Neon White from developer Ben Esposito is a rare oddity. It’s filled with things anime fans will find comfort in and it is paired with gameplay that acts one way but plays another. If I could compare it to any recent release, I would compare it to Ghostrunner. It’s got a lot of the same elements that made that game a standout when it launched but it clearly takes inspiration from anime, too.
What players end up getting is a high-octane, thrilling, and bizarre experience that Neon White injects into the quieter summer months. It also helps that both speed running and anime were a huge inspiration for Esposito. Waking up in heaven, we learn that Neons are former mortals who were judged unfavourably when on Earth. Speaking to the Presider of Punishments it is soon told that newcomers have ten days to annihilate the enemies.
From the earliest moments, you’ll feel right at home. Neon White has you playing as White, an assassin from Hell who must work with other demon slayers to earn a place in Heaven. It’s about as insane as it sounds and honestly, I’m upset we don’t have an anime adaption available but it’s an absolutely bonkers story told through a visual novel lens.
Aim for the Heavens
You collect Soul Cards and use them to battle enemies and move about Heaven. Not only that, but you’ll compete for the best times by combining cards and uncovering secrets. After months of open-world and expansive worlds, I’m excited to say that the levels you’ll explore in Neon White are on the complete opposite side of the level design spectrum. Instead of a massive, overwhelming world in front of you, Neo White does the opposite with levels taking no more than a minute or two to finish. Your goal is to get to the end as fast and as flashy as you can and then do it again to whittle your time down.
The systems from Esposito pair well with both the story and the visuals. Between your speed runs of each level, you learn more about the world and the characters. This isn’t the Good Place but oddly enough does share some similarities I found. Heaven begins to fill with demons and that’s where you come in as an assassin from Hell. You know the marks given you’re from the same place and God wants you to eradicate these pests from his kingdom.
Furthermore, the cool thing about the group of assassins is that they all are pretty damn engaging. You can learn about them as you move about the Central Heaven hub area. And you’ll want to speak to them as often as you can be given that it affects the outcome of your game. From the earliest moments you learn about the masks every assassin must wear and the reasoning behind them plays right into the plot.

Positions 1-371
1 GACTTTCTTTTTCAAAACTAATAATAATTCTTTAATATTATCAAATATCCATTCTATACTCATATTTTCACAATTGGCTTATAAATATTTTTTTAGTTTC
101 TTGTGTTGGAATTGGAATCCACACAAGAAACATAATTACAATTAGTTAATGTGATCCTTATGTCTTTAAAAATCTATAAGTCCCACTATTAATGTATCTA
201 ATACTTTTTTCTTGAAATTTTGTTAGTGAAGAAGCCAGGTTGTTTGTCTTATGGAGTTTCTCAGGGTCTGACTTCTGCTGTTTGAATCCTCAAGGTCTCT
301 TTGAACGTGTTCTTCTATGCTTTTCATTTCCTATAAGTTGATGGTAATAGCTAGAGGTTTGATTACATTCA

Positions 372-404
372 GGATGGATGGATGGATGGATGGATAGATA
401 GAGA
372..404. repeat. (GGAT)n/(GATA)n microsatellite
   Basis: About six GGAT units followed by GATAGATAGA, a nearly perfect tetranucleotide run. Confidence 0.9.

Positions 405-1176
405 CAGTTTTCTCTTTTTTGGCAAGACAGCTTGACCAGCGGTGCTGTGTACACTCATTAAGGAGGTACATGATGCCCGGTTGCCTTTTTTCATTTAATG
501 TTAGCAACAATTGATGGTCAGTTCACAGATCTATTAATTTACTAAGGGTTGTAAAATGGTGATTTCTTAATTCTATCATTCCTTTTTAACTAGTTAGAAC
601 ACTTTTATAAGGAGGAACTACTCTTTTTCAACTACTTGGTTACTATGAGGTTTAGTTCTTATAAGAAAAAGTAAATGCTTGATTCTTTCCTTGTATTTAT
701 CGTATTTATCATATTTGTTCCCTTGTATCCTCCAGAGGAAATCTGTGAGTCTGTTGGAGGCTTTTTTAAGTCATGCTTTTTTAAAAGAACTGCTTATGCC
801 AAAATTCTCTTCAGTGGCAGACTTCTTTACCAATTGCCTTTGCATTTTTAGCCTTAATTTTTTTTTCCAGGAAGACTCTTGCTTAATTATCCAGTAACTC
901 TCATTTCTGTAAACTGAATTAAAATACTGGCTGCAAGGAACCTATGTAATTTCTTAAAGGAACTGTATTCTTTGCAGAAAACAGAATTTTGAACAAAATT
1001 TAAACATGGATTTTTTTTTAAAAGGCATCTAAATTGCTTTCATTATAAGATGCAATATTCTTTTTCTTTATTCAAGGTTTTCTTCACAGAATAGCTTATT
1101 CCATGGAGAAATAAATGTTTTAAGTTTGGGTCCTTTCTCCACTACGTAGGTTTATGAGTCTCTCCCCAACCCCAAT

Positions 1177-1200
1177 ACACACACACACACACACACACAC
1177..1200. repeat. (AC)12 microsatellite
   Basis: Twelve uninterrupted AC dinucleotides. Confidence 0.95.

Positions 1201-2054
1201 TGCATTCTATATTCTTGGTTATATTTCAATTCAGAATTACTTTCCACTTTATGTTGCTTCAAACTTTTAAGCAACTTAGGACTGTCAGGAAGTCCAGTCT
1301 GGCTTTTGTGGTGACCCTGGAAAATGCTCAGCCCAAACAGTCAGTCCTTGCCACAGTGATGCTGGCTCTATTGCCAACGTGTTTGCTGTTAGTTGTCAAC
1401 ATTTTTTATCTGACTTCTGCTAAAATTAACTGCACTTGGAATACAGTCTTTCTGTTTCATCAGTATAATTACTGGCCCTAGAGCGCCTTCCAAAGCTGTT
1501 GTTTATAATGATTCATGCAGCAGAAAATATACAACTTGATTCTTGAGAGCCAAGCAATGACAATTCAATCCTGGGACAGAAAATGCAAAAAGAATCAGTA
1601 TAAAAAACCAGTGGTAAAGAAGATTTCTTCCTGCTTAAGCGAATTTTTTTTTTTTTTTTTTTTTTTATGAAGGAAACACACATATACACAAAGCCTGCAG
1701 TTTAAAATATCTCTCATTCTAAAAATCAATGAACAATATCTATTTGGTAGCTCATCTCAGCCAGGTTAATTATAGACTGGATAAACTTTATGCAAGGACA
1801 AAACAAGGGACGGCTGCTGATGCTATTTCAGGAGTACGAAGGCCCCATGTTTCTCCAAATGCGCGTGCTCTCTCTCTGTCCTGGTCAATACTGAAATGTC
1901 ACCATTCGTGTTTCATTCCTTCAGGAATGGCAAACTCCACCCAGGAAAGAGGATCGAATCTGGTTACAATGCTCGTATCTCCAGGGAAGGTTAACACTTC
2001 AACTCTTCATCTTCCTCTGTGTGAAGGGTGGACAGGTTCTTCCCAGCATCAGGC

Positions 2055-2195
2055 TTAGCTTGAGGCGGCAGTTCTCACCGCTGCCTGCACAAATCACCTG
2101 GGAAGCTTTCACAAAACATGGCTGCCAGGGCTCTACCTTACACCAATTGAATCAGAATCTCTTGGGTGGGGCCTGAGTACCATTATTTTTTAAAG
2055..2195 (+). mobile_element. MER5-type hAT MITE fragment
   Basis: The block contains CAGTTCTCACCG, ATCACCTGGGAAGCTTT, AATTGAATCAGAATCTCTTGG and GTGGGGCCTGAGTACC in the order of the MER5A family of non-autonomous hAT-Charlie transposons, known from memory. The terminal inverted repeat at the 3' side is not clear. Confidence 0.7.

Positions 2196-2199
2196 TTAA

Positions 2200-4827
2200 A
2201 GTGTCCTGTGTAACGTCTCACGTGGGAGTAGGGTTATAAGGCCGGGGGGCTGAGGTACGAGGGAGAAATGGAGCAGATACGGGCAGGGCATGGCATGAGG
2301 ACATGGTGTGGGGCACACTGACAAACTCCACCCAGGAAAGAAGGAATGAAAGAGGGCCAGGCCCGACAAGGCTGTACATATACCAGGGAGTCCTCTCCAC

Neon White is for the minutemen
My playtime sessions are generally relegated to the evenings these days and with a shortage of free time, a game that rewards me for playing in short bursts is a welcome change. Neon White’s entire message is quicker is better and the better you understand each level the more adept you become. This is a system that pairs well with the card system players will relish when the game launches this week.
Essentially the system has you earning and unlocking cards as you lay. Enemies drop cards when defeated and each card you have in your hand offers two ways to unleash it by using it or discarding it. If you use the Katana Soul Card, for example, White uses a melee slash. The Elevate Soul Card will either let you fire a handgun or discarding it grants you a second jump. Cards don’t carry over to the next level so learning when to use a card and when to discard is the difference between a bronze, silver, or gold level outcome.
And then you’re basically encouraged to repeat each level over and over to gain insight and find the hidden gifts in each level. The gifts are items you hand to the other assassins and while Neon White isn’t a dating sim, it does include ways to strengthen your relationships with the other assassins. And since you’re an amnesiac who only remembers how to survive, a lot of the time you’re learning from the team, slowly peeling back the layers of your psyche and remembering yourself. With enough time you can ever discover new levels that are some of the most challenging levels I’ve experienced so far.
What really caught me by surprise was how different the gift levels felt. Each time you dive into these levels, they are all based on the person you gift the item to like Neon Violet. These levels are easily what made me curse the most out of frustration but never to the point of quitting. Getting into the habit of understanding when to cut corners or even discard your pile is how you gain seconds back. Violet’s levels can be difficult because everything’s covered in spikes and Neon Violet’s gift levels don’t allow for any of your cards to be utilized so you’ll need to jump on the heads of enemies to move forward.
From its initial reveal all the way to the Summer Game Fest, Neon White has been nothing short of a spectacle. It oozes charm and style and will surprise you with its ability to leave you impressed. I went in not knowing what to expect but after several hours playing Ben Esposito’s follow-up to Donut County, I’m eager to see what he does next. Neon White is nothing short of remarkable and should be on your radar if you want a game to challenge you at every turn.
[A copy of the game was provided by the publisher for review purposes.]
Reviewed on: PC
A game made for speedrunners
The card system is smartly implemented
A eclectic soundtrack from Machine Girl
A couple of technical hiccups on PC mostly crashes throughout the game